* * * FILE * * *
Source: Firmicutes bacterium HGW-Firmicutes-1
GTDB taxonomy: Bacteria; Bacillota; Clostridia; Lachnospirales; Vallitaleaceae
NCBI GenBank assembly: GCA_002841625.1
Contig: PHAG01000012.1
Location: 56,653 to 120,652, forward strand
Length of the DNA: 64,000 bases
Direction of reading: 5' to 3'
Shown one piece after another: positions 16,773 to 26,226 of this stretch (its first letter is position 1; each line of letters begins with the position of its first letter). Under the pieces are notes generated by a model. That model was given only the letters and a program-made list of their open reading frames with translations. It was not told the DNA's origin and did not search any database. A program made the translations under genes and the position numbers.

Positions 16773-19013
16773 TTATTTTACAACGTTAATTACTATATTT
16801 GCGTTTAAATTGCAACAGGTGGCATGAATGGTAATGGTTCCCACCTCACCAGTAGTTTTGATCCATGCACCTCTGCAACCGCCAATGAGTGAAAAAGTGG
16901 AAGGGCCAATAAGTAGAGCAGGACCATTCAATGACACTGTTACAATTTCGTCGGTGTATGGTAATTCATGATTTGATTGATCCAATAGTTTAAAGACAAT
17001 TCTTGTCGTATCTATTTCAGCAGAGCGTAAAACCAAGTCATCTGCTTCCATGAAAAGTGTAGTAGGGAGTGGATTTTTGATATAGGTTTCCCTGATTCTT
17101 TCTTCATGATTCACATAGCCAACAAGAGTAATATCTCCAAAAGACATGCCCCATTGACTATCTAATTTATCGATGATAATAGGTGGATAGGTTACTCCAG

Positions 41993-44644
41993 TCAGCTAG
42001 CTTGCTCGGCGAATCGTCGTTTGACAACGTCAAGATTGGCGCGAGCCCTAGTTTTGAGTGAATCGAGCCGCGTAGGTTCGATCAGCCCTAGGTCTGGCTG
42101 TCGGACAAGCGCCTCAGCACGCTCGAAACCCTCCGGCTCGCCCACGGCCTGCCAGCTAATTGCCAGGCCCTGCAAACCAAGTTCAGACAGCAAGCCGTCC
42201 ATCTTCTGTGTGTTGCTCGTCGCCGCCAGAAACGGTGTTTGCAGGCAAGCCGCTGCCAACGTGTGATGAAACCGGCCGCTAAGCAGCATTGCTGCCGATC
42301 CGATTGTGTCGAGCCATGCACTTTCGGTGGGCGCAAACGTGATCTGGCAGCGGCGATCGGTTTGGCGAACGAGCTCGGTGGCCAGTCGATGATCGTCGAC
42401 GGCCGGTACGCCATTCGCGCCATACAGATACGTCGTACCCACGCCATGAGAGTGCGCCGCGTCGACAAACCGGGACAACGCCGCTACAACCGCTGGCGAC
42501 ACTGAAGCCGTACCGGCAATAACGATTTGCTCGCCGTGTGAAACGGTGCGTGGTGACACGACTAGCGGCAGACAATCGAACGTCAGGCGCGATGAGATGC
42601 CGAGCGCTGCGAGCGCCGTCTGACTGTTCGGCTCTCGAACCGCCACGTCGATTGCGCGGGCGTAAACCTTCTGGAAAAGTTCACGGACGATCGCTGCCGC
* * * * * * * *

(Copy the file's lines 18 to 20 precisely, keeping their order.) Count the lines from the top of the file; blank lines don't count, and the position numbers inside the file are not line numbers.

42101 TCGGACAAGCGCCTCAGCACGCTCGAAACCCTCCGGCTCGCCCACGGCCTGCCAGCTAATTGCCAGGCCCTGCAAACCAAGTTCAGACAGCAAGCCGTCC
42201 ATCTTCTGTGTGTTGCTCGTCGCCGCCAGAAACGGTGTTTGCAGGCAAGCCGCTGCCAACGTGTGATGAAACCGGCCGCTAAGCAGCATTGCTGCCGATC
42301 CGATTGTGTCGAGCCATGCACTTTCGGTGGGCGCAAACGTGATCTGGCAGCGGCGATCGGTTTGGCGAACGAGCTCGGTGGCCAGTCGATGATCGTCGAC